Working in remote areas: good money is not enough.

Financial incentives to attract skilled staff into rural and remote areas have to be coupled with positive attractions in terms of lifestyle.
A large dollar amount is not enough for most people to offset months or years in poor living conditions – in unattractive or uncomfortable housing, lonely and bored, a long way from their previous home, family and friends.
And financial incentives should not be prescriptive – people will want to apply them to different purposes, perhaps to send their children away for school, perhaps on better accommodation, or on their recreation.
These were among the points made in a cross border meeting hosted by Desert Knowledge Australia in Alice Springs last week.
Most of the 35 people at the meeting were not in the room – they were scattered around the country at 15 different sites, linked by telephone and the web (a Wiki page so that all participants could follow powerpoint-style presentations).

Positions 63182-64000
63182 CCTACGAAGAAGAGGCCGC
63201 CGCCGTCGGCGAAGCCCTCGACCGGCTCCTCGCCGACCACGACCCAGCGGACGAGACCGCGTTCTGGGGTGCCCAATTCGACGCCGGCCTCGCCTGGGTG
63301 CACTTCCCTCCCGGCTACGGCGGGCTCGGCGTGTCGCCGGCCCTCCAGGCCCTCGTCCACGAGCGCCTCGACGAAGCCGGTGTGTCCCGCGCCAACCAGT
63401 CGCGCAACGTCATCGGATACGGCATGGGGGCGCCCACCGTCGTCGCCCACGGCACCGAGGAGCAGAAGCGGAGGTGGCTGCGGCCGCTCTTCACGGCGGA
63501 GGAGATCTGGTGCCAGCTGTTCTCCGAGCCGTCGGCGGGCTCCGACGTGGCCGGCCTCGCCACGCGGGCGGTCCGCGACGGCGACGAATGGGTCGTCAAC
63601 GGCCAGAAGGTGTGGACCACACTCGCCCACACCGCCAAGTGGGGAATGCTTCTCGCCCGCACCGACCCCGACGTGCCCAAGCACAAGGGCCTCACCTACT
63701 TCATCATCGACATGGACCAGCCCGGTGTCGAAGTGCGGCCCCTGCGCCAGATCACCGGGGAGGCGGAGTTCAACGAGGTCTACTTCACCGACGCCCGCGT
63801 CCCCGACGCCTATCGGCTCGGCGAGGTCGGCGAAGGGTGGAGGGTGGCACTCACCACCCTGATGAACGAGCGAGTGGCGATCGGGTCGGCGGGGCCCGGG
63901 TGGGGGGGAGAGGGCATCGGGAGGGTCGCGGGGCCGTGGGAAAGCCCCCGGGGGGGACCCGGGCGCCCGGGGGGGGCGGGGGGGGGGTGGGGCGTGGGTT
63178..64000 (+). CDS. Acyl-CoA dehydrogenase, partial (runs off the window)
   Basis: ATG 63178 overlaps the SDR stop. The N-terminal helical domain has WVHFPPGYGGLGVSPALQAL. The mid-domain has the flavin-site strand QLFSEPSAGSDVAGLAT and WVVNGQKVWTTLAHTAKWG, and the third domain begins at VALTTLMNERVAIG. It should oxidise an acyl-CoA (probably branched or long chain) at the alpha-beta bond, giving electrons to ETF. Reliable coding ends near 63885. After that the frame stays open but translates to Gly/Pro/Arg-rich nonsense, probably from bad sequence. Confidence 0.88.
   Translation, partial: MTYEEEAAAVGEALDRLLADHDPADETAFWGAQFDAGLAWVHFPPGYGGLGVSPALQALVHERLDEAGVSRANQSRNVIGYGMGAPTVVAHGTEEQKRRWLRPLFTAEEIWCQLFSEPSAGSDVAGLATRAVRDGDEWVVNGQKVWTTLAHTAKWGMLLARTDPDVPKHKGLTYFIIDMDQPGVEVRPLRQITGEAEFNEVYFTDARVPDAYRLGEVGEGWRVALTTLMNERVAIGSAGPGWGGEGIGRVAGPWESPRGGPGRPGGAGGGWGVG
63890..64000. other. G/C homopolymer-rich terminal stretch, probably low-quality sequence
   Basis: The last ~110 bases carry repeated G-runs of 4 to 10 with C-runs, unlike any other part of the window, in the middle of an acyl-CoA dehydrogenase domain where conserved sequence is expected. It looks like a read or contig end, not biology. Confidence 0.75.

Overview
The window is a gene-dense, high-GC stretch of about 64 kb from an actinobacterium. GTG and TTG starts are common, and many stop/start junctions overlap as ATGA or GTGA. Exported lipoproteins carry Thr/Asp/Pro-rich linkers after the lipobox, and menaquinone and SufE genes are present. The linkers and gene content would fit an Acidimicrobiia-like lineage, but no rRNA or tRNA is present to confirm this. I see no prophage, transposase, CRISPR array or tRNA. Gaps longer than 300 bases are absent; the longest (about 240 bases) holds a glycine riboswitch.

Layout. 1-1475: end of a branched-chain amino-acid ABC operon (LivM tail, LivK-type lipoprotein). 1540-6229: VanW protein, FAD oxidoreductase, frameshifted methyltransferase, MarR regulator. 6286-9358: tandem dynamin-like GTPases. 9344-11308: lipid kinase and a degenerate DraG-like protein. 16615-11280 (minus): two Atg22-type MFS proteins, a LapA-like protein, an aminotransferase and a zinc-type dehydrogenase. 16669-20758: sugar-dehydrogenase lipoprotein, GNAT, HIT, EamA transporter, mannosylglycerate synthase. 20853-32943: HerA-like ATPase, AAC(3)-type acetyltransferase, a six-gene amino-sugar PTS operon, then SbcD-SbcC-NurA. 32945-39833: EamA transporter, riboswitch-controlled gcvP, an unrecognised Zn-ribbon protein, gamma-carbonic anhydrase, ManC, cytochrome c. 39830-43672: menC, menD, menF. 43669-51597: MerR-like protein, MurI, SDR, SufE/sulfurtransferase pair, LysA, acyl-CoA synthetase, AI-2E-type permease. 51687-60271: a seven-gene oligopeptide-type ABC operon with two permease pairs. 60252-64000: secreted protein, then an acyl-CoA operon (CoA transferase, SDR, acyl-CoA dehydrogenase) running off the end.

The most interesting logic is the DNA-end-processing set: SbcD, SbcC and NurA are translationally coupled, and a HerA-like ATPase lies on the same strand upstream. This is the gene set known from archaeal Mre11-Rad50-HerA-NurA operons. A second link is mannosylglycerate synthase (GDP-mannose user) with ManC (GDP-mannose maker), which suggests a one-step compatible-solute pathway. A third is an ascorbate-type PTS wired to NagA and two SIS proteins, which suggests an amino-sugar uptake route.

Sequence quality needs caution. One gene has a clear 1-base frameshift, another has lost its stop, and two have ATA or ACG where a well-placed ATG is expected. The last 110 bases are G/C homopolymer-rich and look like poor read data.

It’s not the technology that made the occasion noteworthy, but the regular use of it for  meaningful exchange. It was the 56th meeting of its kind.
They’ve been occurring every six weeks since March 2003, sponsored by Telstra, and it’s clear that now a genuine network exists for exchanging information and points of view on important issues.
Last week everyone taking part was across the technology, there were only a couple of hiccups, the conversation flowed, including jokes. 
They were talking about how to counter coastal drift of their populations, how to turn around local skills shortages and attract new residents.
The meeting heard that Port Augusta has a “meet and greet” program carried out by trained volunteers.
They take the new arrivals to their accommodation, show them where to find services, where to shop, where the local schools are.
They hold a coffee morning every Wednesday, sometimes with a guest speaker, but mostly pitched at people getting to know one another.